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Tuesday, August 27, 2019

Tuesday, August 27, 2019

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This is a rush transcript. This copy may not be in its final form and may be updated.

It's Tuesday, August 27, 2019. I'm Albert Mohler and this is The Briefing, a daily analysis of news and events from a Christian worldview.

Part

Less Patriotism, Less God, Fewer Babies: New Poll Reveals that Americans Value Patriotism, Religion, and Having Children Less Than Previous Generations

It was only in the 20th century that the industry of polling and surveying really took hold and it became a central part, not only of America's public conversation but of our political process as well. Just about every day, there is a rash of competing polls telling us who is and who isn't ahead in this race or in that race and what Americans prefer on any number of issues.

Sometimes, these surveys and research studies turn out to be interesting. Sometimes their findings are sustained over time. Many of them are actually barely disguised marketing ploys or for that matter, just attempts at clickbait trying to get the public attention. But just yesterday, The Wall Street Journal released a major study and its findings that should have major attention.

It deserves such. The headline in The Wall Street Journal, if anything, undersells the importance of the poll. The articles by Chad Day. The headline: “Old and young diverged on values.” Now, if you're looking at that headline, it would appear to point to a generational divide in the United States and of course it does. This article makes very clear the reality of that generational divide. It also points to a partisan divide, and then it points to some very interesting generational patterns when thinking about partisan politics and the future of the United States.

But the big issue here is the last word in that headline, “values.” Now, if you go back again to the 20th century, if you talk to someone, say, before the second World War and used the term values, they're likely to think of math. What else would it really refer to? But after the second World War, the word “values” became a false substitute for what would previously be described as morals or truth claims.

The term “values” is actually a sign of the rampant individualism that began to mark America's culture, especially in the last half of the 20th century, and that also points to a basically relativistic understanding of truth that came at the same time. Morals, the old language would imply, are stable. Values may change. They're relative individual to individual. We express ourselves and who we think we are and what we think we believe in our values.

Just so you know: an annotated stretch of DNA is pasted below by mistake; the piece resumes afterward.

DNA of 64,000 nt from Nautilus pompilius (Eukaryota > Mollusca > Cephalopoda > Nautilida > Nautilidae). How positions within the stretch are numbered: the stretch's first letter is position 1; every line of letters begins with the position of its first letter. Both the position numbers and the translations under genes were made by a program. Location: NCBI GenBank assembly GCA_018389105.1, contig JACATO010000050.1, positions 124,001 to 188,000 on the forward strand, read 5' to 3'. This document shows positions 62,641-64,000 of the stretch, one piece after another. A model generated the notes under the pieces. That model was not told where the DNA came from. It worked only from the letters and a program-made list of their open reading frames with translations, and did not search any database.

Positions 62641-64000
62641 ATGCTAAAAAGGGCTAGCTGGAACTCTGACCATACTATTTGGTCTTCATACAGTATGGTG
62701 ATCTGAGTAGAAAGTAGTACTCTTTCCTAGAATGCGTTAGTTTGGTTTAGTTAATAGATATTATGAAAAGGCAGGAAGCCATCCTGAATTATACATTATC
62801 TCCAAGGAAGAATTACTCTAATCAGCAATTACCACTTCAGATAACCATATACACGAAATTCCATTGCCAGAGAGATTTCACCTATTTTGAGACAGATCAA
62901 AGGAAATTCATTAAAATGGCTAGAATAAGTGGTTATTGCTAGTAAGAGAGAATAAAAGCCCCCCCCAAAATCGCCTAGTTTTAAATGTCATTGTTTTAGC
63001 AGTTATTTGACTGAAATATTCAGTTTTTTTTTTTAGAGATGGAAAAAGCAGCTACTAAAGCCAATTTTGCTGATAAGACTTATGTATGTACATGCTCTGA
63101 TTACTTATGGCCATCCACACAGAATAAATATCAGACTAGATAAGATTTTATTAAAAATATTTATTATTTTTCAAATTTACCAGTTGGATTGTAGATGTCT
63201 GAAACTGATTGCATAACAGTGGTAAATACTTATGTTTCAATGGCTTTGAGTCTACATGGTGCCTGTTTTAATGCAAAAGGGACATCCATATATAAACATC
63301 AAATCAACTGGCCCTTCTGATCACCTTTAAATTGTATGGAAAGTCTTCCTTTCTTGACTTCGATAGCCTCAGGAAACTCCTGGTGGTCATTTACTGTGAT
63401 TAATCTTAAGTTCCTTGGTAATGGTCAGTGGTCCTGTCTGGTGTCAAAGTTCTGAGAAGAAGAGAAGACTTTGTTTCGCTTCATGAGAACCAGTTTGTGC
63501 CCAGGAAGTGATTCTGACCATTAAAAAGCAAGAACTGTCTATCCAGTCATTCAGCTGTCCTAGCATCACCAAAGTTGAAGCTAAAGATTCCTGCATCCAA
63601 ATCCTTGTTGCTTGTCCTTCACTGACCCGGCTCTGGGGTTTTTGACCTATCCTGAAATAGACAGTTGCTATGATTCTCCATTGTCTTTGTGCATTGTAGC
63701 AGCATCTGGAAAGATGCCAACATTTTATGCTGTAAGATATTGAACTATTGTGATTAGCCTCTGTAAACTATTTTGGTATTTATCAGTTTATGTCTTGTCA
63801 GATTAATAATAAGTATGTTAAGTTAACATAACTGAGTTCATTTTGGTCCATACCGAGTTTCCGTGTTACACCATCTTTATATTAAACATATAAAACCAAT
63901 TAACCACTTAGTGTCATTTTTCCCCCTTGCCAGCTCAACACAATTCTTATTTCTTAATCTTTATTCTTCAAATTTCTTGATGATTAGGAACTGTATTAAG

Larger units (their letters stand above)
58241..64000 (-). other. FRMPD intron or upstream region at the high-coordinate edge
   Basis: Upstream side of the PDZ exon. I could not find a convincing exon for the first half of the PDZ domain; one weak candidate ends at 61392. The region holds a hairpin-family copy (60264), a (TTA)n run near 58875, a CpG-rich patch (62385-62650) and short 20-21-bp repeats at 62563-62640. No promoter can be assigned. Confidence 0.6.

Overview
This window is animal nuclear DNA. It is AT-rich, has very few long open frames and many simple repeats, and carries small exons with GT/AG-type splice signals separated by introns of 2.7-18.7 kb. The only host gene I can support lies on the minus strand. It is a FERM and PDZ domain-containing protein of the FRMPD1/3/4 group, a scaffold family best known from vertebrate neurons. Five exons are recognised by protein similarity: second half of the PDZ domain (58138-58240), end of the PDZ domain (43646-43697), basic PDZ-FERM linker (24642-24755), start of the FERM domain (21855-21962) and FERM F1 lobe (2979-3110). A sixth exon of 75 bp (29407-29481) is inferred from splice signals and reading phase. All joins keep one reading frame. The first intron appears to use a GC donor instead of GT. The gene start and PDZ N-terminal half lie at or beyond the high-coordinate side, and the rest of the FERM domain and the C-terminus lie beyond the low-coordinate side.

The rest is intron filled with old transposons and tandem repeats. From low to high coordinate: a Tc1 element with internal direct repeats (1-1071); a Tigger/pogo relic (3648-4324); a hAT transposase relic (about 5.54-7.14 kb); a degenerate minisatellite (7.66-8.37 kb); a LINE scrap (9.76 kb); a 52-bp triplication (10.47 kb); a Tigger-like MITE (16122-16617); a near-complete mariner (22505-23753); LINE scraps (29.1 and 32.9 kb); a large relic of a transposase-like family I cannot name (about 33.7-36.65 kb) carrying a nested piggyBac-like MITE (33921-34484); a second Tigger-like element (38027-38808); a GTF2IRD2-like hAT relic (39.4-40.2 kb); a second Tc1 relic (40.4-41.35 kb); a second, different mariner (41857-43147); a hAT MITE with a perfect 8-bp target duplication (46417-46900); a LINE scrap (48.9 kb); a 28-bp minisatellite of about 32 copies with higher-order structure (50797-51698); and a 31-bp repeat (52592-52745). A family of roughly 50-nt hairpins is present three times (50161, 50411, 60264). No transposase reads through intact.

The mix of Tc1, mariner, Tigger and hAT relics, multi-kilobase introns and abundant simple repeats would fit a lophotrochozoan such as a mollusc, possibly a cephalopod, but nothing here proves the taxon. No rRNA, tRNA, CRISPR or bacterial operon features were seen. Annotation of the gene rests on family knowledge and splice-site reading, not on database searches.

So on the one hand, the very use of the term “values” points to a major fundamental shift in our society, a shift away from objective truth and morality, and towards individual autonomy and a relativistic understanding of truth and of morality. But the headline just tells us that values are the substantial interest of the polls. The headline tells us that the distinction is between the young and the old. And again, there is a huge distinction and a generational divide made very clear in this study. Day reports, "The values that Americans say define the national character are changing as younger generations rate patriotism, religion, and having children as less important to them than did young people two decades ago. This according to a new Wall Street Journal/NBC News survey.”

Now, let's just think about that for a moment. Just ponder that opening. We are told that a generational divide is now very clear in the United States over basic issues of our national character. How basic? Well, they deal with patriotism, religion, and having children. Those are not three isolated, unimportant, superficial issues. We are talking about some of the deepest issues that even make a nation possible. Patriotism, religion, and having children. Religion — now we're being told that America in this fundamental divide, having been socially transformed, now has people in different generations who have very different understandings of the value or the truthfulness of religion in the society. But having children? By the time you get to the end of this three part list — that is patriotism, religion, and having children — you're actually talking about not what will the coming generation believe, but actually will there be a coming generation?

Again, to put the matter bluntly, these are not equivalent parallel issues. But upon reflection, they are certainly tied together. Day goes on to say, "The poll was the latest sign of difficulties the 2020 presidential candidates will likely face in crafting a unifying message for a country divided over personal principles and views of an increasingly diverse society." Journalistically, that's a fairly useless paragraph except for one thing. It signals towards the reality of our political moment. Right now, if you report on almost anything, the immediate question is, "What's going to be the impact of this headline on the 2020 presidential election in the United States?"

That's how absolutely obsessed our society becomes for understandable reasons when we come to a presidential election cycle. But the reality is that this poll deals with issues that are far more fundamental than politics. They will have a political effect, but the issues are far more basic, and for that matter of far deeper concern.

Day goes on to report, "When The Journal/NBC News survey ask Americans 21 years ago to say which values were most important to them, strong majorities picked the principles of hard work, patriotism, commitment to religion, and the goal of having children." Again, look at the terminology here: “strong majorities.” What's also interesting is that the people who were surveyed by The Journal and NBC News 21 years ago were young then, analogous to the younger Americans reported as being young now in the purposes of this polling.